In Scotland, the Ard Rí initially had very little centralized power. Instead, he exercised suzerainty over the lower kingdoms, much like his Irish counterpart. This would change as Scotland combined into a more centralized state, and the High King gathered more power over regional monarchs. This was to the point where the regional Kings were referred to as 'Earls' by the English rather than the proper term, Rí.

ScotlandEdit

Scotland had a variety of as well. In addition to the monarch or "high king" there were others, although these are conventionally styled only "lords" in the English language.

There were also a number of Kings of Moray, who are commonly styled mormaers in later Scottish tradition, but properly styled in contemporary Irish sources. The famous Macbeth of Scotland is argued to have begun his career as Ruiri of Moray.[6]

A number of Scottish monarchs styled themselves 'High King of Scotland,' 'High King of Picts,' or 'High King of Alba,' using the following variants of the term 'Ard Rí':
Ard Ríg Toí
Ardrí
Aird-Rí
Airdrígh
Airdrí

Other than the Irish/Scottish Gaelic titles, some styled themselves in latin:
Scottorum Basileus
Rex omnium prouiciarum Pictorum (King of All the Provinces of the Picts)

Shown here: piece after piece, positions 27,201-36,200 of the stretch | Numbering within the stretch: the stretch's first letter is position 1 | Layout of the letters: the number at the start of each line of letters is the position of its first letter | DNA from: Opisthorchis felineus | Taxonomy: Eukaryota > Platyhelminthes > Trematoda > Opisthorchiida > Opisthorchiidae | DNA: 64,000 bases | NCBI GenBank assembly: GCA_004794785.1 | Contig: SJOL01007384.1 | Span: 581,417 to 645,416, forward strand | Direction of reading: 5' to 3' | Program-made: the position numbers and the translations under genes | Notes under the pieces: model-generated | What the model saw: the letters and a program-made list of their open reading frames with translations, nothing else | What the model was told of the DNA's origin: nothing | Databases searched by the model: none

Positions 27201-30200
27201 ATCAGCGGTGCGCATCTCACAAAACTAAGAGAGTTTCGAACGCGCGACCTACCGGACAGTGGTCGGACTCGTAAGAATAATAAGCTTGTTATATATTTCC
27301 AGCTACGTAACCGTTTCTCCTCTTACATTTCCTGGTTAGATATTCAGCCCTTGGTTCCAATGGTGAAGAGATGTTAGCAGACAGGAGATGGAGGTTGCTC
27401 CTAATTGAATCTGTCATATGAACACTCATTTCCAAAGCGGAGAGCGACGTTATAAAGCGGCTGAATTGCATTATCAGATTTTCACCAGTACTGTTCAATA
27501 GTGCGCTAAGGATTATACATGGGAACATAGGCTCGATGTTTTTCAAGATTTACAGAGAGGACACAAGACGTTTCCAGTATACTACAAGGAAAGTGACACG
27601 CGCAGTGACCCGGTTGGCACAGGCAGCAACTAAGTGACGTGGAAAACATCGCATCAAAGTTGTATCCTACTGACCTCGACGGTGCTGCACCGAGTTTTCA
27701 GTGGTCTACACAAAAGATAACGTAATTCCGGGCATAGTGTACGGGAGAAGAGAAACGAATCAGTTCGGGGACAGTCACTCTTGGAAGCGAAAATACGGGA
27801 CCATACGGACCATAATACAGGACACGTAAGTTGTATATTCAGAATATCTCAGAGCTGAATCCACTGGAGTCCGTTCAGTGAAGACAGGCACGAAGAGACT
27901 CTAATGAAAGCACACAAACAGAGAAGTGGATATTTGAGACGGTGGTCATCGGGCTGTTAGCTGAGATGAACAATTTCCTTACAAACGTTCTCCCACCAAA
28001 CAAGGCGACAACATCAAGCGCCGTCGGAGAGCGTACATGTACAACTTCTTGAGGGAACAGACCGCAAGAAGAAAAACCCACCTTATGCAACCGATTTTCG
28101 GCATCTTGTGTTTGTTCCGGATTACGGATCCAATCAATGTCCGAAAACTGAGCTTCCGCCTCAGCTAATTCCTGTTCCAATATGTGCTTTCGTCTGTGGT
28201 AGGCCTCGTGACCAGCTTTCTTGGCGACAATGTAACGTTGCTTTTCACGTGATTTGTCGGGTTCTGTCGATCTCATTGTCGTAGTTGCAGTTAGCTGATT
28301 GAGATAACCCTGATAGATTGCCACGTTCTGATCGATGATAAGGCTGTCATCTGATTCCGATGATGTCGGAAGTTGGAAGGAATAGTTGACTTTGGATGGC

See alsoEdit

NotesEdit

  1. ^ Dictionary of the Irish Language. Royal Irish Academy. 1990. ISBN 0-901714-29-1.
  2. ^ Niall Ó Dónaill: "Foclóir Gaeilge-Béarla"
  3. ^ "an Stòr-dàta Briathrachais Gàidhlig". Retrieved 2007-06-26.
  4. ^ Byrne, p. 41
  5. ^ "Annála Connacht".
  6. ^ [1] (Cowan, p. 119)

ReferencesEdit

  • Bhreathnach, Edel (ed.), The Kingship and Landscape of Tara. Dublin: Four Courts Press for The Discovery Programme. 2005.
  • Byrne, Francis J., Irish Kings and High-Kings. Dublin: Four Courts Press. 2nd edition, 2001.
  • Charles-Edwards, T. M., Early Christian Ireland. Cambridge University Press. 2000.
  • Cowan, Edward J., "The Historical Macbeth", in Moray: Province and People. ed. W. H. D. Sellar. Edinburgh: Scottish Society for Northern Studies. 1993. 117–142.
  • Dillon, Myles, "The consecration of Irish kings", in Celtica 10 (1973): 1–8.
  • Dillon, Myles, The Cycles of the Kings. Oxford. 1946.
  • FitzPatrick, Elizabeth, Royal Inauguration in Gaelic Ireland c. 1100–1600: A Cultural Landscape Study. Boydell Press. 2004.
  • Hamp, Eric P., "Scottish Gaelic morair", in Scottish Gaelic Studies XIV Part II (1986): 138–141.
  • Jaski, Bart, Early Irish Kingship and Succession. Dublin: Four Courts Press. 2000.
  • MacCotter, Paul, Medieval Ireland: Territorial, Political and Economic Divisions. Dublin: Four Courts Press. 2008.
  • MacNeill, Eoin, Celtic Ireland. Dublin: The Academy Press. 1981. Reissue with new intro. and notes by Donnchadh Ó Corráin of original Martin Lester Ltd edition, 1921.
  • Nicholls, K. W., Gaelic and Gaelicized Ireland in the Middle Ages. Dublin: Lilliput Press. 2nd edition, 2003.
  • Ó Corráin, Donnchadh, "Nationality and Kingship in Pre-Norman Ireland". 1975.
  • Richter, Michael, Medieval Ireland: The Enduring Tradition. Dublin: Gill & Macmillan. 1988.
  • Watkins, Calvert, "Italo-Celtic Revisited", in Birnbaum, Henrik and Jaan Puhvel (eds.), Ancient Indo-European Dialects. University of California Press. pp. 29–50.